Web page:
A new galaxy has been discovered by an international team of astronomers, and there is barely enough room to swing a quasar in there.

A global team featuring researchers from the Swinburne University of Technology's Centre for Astrophysics and Supercomputing found the densely-packed dwarf cluster after images from the Hubble Space Telescope first indicated something was going on out there.

Further studies gave the new galaxy the catchy title “M60-UCD1’, and discovered it may be the thickest galaxy near Earth, packed with a truly extraordinary number of stars.

M60-UCD1 is about 10 billion years old, and around 54 million light years from Earth. It is the most luminous known galaxy of its type and one of the most massive, weighing 200 million times more than our Sun, based on observations with the Keck 10-metre telescope.

The most incredible part is the fact that about 10,000 stars in the tight-knit galaxy sit just four light years from each other, something that doesn’t happen in our galaxy.

About half of M60-UCD1’s mass is found within a radius of only about 80 light years. The density of stars is about 15,000 times greater - meaning the stars are about 25 times closer to each other - than in Earth's Milky Way neighbourhood.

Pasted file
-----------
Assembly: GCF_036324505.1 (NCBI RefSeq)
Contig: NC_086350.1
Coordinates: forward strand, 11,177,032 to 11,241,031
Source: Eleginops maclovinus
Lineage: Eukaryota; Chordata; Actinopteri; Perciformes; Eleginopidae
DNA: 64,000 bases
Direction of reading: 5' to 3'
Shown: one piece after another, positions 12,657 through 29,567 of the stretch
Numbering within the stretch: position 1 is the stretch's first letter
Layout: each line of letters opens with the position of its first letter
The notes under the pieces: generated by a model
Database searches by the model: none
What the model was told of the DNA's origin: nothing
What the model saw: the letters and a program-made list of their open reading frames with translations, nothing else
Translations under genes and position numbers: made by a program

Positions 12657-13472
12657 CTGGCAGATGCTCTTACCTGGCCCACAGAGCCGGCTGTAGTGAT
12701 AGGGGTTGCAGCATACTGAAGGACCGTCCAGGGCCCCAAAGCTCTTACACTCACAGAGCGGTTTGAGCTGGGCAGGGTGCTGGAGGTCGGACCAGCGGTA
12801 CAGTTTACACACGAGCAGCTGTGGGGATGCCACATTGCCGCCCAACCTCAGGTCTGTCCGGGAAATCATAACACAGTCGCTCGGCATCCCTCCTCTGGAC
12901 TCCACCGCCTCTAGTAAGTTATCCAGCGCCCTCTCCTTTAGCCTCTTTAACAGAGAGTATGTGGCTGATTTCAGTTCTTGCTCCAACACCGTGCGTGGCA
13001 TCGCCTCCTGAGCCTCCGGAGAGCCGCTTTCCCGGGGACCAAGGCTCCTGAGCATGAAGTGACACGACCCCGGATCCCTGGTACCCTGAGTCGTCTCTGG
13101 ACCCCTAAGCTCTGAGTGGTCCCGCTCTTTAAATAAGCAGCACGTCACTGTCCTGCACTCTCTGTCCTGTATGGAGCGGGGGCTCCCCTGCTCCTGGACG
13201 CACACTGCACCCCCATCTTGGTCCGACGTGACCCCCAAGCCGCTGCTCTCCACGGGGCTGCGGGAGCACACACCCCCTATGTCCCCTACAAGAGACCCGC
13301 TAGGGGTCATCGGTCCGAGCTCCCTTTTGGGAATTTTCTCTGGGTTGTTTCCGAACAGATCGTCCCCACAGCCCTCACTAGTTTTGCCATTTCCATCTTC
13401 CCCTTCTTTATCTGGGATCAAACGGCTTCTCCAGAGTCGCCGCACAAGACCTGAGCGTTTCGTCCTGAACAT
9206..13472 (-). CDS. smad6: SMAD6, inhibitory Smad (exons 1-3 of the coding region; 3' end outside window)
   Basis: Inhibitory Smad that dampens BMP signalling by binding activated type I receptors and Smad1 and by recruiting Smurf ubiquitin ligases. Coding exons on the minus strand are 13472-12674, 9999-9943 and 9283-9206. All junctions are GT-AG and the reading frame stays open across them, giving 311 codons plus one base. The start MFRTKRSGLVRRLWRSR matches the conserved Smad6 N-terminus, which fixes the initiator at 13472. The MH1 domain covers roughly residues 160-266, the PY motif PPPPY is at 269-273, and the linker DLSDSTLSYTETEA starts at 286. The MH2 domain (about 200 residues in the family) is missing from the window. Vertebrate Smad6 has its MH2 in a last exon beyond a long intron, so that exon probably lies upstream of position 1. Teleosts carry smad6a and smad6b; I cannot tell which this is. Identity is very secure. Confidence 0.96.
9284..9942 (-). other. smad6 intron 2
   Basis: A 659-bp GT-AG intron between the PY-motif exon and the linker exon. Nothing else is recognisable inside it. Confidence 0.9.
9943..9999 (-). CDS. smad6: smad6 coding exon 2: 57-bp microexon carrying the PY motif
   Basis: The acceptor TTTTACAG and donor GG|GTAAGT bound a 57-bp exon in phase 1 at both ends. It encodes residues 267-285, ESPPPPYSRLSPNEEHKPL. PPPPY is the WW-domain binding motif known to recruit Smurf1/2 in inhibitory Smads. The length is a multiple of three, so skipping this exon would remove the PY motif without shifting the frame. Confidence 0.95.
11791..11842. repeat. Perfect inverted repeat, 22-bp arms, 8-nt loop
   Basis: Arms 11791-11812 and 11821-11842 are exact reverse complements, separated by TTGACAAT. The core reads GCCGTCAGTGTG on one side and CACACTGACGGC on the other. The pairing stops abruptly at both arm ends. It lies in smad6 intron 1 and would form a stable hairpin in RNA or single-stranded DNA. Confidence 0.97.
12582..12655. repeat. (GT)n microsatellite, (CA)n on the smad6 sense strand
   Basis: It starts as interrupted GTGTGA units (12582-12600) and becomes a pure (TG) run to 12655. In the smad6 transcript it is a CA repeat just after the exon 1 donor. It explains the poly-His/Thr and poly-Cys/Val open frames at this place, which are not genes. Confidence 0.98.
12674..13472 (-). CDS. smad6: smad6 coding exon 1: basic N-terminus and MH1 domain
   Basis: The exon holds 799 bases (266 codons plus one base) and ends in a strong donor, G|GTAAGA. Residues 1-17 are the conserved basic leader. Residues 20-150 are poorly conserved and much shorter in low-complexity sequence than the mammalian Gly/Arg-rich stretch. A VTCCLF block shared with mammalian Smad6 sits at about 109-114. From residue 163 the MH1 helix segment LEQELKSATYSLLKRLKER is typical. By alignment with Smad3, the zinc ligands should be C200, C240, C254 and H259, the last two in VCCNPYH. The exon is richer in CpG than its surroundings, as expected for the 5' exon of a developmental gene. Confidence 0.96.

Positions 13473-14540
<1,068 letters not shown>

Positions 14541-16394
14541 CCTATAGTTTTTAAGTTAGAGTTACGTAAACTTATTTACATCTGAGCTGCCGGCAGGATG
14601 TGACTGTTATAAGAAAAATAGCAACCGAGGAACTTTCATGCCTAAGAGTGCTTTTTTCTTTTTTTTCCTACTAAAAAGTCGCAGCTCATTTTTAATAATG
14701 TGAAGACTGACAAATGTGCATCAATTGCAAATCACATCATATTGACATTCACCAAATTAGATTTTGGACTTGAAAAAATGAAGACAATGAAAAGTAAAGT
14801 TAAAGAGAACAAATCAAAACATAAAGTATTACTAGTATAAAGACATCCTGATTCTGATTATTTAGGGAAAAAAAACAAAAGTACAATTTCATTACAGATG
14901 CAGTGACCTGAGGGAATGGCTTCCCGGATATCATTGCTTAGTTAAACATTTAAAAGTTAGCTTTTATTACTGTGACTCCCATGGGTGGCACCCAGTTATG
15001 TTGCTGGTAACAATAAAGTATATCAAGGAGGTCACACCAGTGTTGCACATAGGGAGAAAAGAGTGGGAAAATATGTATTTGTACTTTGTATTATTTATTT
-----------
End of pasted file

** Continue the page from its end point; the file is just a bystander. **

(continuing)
Researchers now want to know if it was born so massive, or has actually shrunk from an exponentially larger size down to its current form.

“We think nearly all of the stars have been pulled away from the exterior of what once was a much bigger galaxy,” Swinburne’s Professor Duncan Forbes said.

“This leaves behind just the very dense nucleus of the former galaxy, and an overly massive black hole.”

It boggles the mind to imagine what influence could strip a galaxy of thousands of stars, before leaving it in a condensed form for a few billion years.

“Extreme objects often lead to new avenues of research. We look forward to seeing where this discovery will lead us,” Professor Forbes said.